Quality Management: Technical efficiency, benchmarking, and contracts

Open Access
Kim, Taeho
Graduate Program:
Agricultural Economics
Doctor of Philosophy
Document Type:
Date of Defense:
September 25, 2002
Committee Members:
  • Robert D Weaver, Committee Chair
  • Kalyan Chatterjee, Committee Member
  • David Christy, Committee Member
  • Jeffrey Stokes, Committee Member
  • contracts
  • benchmarking
  • categorical factors
  • Technical efficiency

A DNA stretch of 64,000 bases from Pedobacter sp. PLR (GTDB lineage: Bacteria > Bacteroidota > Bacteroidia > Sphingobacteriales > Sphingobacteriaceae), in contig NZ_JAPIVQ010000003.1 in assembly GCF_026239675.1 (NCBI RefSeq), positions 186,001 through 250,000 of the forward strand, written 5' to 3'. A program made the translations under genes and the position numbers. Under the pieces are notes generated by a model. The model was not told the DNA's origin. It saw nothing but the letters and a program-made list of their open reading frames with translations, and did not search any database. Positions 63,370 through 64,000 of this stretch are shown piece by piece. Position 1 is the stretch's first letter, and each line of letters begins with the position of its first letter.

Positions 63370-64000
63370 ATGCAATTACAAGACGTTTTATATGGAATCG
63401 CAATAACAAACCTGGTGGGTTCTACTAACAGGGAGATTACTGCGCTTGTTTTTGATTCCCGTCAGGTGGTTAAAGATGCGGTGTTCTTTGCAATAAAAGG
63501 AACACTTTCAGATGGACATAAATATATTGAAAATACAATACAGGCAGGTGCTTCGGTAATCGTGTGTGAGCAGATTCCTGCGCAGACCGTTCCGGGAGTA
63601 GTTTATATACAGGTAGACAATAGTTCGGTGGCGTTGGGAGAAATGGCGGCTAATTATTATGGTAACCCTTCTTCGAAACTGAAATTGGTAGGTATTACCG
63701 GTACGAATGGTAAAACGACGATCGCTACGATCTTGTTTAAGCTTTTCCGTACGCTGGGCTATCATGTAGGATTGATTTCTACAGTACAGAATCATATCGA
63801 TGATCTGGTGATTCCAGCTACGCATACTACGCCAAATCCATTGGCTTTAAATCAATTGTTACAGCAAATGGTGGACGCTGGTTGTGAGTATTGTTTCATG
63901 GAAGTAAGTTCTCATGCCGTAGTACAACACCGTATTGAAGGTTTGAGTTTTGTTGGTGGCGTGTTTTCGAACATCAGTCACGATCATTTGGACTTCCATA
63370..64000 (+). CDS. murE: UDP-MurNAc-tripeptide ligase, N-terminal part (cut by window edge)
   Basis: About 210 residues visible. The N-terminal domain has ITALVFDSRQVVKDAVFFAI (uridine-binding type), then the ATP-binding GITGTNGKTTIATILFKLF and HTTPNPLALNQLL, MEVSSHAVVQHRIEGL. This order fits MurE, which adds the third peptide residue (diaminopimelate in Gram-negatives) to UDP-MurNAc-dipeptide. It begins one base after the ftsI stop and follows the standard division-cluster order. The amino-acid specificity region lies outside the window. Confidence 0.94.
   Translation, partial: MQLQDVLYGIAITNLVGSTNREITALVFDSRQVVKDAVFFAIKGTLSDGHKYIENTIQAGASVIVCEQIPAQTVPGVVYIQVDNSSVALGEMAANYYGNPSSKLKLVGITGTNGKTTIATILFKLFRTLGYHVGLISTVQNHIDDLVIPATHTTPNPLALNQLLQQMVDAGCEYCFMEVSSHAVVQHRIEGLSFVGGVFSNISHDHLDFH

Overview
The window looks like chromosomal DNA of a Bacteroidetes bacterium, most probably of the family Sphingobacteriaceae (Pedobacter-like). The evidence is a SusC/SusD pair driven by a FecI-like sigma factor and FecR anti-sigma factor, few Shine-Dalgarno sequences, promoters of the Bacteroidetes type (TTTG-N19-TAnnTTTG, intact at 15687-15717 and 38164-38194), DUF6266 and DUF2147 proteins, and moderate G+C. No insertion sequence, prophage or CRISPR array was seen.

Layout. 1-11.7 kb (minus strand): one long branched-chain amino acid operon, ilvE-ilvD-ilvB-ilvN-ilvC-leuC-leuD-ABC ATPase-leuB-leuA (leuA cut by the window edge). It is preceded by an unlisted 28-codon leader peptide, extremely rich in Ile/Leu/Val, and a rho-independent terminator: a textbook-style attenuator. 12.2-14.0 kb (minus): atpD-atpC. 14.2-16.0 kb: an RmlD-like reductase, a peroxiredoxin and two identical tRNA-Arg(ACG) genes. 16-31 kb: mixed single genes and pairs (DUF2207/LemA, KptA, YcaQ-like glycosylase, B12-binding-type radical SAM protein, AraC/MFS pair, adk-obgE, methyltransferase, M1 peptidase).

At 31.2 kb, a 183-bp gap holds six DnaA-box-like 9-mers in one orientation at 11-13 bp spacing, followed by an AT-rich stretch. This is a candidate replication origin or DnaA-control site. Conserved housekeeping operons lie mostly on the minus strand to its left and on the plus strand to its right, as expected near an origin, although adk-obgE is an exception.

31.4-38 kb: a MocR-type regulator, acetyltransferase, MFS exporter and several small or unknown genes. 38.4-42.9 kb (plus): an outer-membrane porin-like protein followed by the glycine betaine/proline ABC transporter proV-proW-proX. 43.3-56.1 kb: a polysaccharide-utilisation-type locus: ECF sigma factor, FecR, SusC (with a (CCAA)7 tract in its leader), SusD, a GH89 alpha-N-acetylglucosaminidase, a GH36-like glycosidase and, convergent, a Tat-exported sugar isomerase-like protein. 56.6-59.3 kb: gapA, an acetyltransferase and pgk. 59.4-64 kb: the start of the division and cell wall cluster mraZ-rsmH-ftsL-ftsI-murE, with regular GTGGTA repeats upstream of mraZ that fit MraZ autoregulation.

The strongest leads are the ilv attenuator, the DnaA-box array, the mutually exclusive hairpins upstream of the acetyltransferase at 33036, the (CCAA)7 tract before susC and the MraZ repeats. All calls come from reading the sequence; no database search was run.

Because production processes typically generate quantity flows and quality flows simultaneously, the management of quality flows is potentially as important as the management of quantity flows in the improvement of the performance of firms. Specially, quality is also important in the supply chain in that the quality of products produced by suppliers is one of the most important determinants of the quality of products produced by procurers. If this quality is perfectly observable in market, it will be priced and demanded optimally in the market. Procurers can obtain the quality that they want and suppliers must produce quality in a technically efficient manner. However, quality may be imperfectly observable to suppliers and procurers in the market. In this case, the quality market fails to price quality and there exist only low quality products in the market. As a result, procurers cannot obtain the quality that they want and persistent technical inefficiency exists in the quality production of suppliers. The objective of this dissertation is to examine the estimation and the improvement of technical efficiency generated from the imperfect observability of quality and the management of quality produced by suppliers in supply chain. To do so, Data Envelopment Analysis (DEA), benchmarking, and contracting are used as base methodologies. The first essay suggests a new estimation approach for technical efficiency based on DEA when controllable categorical factors are involved in the firm¡¯s production process. The new approach can estimate the efficient category level of controllable categorical factors. The second essay examines how firms can improve their technical efficiency by their own effort. New peergrouping approach and new benchmarking approach are developed to help technically inefficient firms improve their technical efficiency based on recent advances in DEA-based benchmarking. The third essay develops a contract model to coordinate the quality flow in supply chain and technical efficiency of suppliers under both symmetric and asymmetric information. Using a simulation method, it is illustrated how the incentives under contract work to manage quality flows and technical efficiency. The simulation results illustrate that incentives under contract can improve the performance of both procurers and suppliers.